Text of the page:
To borrow from SI’s Peter King, here are 10 things I think I think:
1) Bathrooms are always an interesting “challenge” when you go to different countries. While I’m not a facecloth person, the absence of one is sort of irritating. Why should you deny me the facecloth? Why can’t I make the decision to use it or not? I feel the need to buy myself a facecloth, especially if there are none in the 3rd hotel I will encounter tonight in Safranbolu (there wasn’t. Sigh.). The toilets have a different type of flush mechanism. Instead of a handle on the tank, there is a push button on the wall. It also has a built in bidet, which is convenient if you’re into that sort of thing. If you don’t know what a bidet is, look it up – I can’t explain everything for you, you need to do some work on your own.
2) The hotel in Istanbul that we are staying in is very modern, newly renovated, and a bit too hip for it’s own good, or for guest comfort. Very IKEA. Our room has a sitting area by the windows, but it is up on a platform that is about 18 inches above the floor; high step, almost should have had a second step to get up to it. The bathroom is the most impractical. No shelves or bars for towels, only the hooks on the door. It has a shower only, but about the size of a bathtub, flat pan, and no curtain or door, just a glass panel about 2/3’s of the length of the space. As soon as you turn on the water, the drain is too slow to catch the water and it immediately starts to spill into the main bathroom. I had to adjust the pressure to a gentle sprinkling to keep the inflow and outflow at an even keel, and still had to use a hand towel to dry up the flood. If I find the comment card, I’m going off.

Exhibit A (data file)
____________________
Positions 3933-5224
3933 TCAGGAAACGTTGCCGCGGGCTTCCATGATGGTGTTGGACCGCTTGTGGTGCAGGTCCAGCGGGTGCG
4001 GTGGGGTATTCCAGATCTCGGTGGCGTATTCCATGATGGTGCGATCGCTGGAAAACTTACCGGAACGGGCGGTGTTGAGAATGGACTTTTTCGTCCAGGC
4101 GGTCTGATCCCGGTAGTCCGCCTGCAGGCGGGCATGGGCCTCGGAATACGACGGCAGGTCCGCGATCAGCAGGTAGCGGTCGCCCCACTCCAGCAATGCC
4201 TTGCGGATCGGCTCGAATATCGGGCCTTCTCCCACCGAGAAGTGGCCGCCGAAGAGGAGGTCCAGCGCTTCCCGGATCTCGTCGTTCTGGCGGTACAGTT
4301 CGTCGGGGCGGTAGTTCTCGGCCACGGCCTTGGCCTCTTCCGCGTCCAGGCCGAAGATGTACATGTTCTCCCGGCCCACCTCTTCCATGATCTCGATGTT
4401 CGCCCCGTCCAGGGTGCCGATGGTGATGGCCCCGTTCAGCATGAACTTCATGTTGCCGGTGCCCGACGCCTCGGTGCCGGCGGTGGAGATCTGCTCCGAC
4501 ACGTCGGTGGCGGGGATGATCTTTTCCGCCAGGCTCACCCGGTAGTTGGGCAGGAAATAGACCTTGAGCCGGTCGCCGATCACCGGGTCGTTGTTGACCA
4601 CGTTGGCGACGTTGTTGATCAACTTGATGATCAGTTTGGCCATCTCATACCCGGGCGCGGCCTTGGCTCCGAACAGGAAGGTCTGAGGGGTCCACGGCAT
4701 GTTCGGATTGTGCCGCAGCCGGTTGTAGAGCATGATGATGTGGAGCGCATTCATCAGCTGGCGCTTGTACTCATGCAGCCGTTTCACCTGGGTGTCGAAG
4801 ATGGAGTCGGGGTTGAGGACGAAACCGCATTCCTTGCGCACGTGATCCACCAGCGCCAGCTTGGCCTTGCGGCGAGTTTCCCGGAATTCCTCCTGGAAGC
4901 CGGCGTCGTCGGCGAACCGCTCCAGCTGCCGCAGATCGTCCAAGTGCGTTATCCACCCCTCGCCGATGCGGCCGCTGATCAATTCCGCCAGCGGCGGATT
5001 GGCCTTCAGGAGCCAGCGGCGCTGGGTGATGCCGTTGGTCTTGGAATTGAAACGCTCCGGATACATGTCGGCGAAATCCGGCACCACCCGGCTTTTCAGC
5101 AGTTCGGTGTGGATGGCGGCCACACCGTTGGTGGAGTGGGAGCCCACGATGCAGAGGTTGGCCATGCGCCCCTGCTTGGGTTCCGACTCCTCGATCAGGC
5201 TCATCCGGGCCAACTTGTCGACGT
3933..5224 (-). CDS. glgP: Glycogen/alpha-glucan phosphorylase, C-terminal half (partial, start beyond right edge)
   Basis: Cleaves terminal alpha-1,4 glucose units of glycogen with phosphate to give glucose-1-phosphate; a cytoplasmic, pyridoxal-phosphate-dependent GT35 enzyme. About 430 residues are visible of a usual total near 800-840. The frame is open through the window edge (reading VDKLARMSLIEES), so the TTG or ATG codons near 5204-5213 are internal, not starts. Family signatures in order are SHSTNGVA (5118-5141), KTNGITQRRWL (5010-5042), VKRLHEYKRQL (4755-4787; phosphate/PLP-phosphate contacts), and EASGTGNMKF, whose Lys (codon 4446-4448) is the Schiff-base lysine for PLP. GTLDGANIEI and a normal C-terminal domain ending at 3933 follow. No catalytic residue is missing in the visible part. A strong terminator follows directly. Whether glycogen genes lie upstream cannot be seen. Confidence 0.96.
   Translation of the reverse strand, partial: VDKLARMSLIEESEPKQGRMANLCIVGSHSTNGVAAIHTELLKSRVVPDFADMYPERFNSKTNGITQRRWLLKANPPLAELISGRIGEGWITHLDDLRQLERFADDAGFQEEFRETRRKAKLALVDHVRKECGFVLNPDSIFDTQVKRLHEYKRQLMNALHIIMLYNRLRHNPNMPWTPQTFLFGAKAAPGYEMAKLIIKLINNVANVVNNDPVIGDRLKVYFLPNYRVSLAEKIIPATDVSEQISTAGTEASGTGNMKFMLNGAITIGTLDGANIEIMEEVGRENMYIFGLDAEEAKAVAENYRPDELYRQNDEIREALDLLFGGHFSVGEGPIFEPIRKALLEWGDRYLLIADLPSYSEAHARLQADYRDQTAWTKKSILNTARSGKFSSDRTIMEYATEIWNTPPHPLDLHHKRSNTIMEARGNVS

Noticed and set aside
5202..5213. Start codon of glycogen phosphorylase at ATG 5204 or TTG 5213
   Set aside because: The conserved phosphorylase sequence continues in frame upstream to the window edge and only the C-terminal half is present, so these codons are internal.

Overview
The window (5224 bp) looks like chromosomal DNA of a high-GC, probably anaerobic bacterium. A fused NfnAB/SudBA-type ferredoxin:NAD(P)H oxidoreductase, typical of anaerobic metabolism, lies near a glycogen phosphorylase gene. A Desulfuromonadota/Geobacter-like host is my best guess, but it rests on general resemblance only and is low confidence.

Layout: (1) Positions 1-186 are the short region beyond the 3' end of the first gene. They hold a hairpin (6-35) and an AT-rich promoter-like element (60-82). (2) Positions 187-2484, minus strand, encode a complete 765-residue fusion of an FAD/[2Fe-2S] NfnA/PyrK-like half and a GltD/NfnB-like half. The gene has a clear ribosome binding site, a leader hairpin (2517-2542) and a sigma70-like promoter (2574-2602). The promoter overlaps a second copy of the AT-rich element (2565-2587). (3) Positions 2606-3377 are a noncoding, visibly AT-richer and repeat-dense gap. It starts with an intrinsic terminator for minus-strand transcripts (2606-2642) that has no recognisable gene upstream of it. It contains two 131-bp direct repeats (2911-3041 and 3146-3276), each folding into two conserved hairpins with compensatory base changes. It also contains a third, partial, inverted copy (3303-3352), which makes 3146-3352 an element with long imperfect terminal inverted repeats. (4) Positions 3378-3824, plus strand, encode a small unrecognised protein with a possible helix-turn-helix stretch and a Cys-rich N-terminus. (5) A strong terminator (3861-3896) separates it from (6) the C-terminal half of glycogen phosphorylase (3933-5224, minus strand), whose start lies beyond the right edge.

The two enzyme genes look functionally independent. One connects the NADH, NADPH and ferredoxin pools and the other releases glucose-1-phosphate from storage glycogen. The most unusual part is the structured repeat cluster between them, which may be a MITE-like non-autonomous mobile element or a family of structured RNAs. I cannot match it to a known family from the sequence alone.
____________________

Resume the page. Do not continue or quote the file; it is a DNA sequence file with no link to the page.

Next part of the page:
3) Meals have been good, if a bit similar. If I have to eat 3 weeks of strictly Turkish cuisine, I may lose it. It would be like being in America and eating fried chicken or cheesesteaks for every meal for 3 weeks. The dessert is always good, if also a bit the same. Small sweet pastries, usually baklava in some form or another. You don’t need a large portion; a couple small pieces are more than enough – unless diabetic shock is part of your game plan. But eating small portions is a good idea. It allows you to indulge in something rich, but not so much that you get sick. Luxury in moderation.
4) Educational mumbo jumbo alert – Skip to number 5 if you wish: On Monday, we had our first meeting as a group. We introduced ourselves and then we spent about an hour talking about general goals and themes. On Tuesday, we spent the morning looking at a basic timeline of Ottoman history – their impressive rise, peak and “golden age” under Suleyman, and their sudden, dramatic, insanely rapid, 300 year long decline. (Yes, that was supposed to be sarcastic.) We then talked a bit about available website resources (and, by extent, the lack thereof), setting up annotated photostreams and interactive timelines, and then a discussion of the stereotypes about the Turks and Ottoman Empire, and those that have been discarded and/or adopted by various modern Turks and governments to suit their political needs. Barb, our one presenter, showed us a picture of a Turkish “Disneyland” which has a land that celebrates Ottoman history. It has a “castle” which is sort of mosque-like, but in a Disney sort of way – a little soft, fluffy, and cartoonish. In all, good information that gets you thinking about how we should approach Ottoman history. You wonder what is important to the Turks, the heirs to the Ottomans, and question if that should be a template for how we should look at it – or a warning about how not to look at it.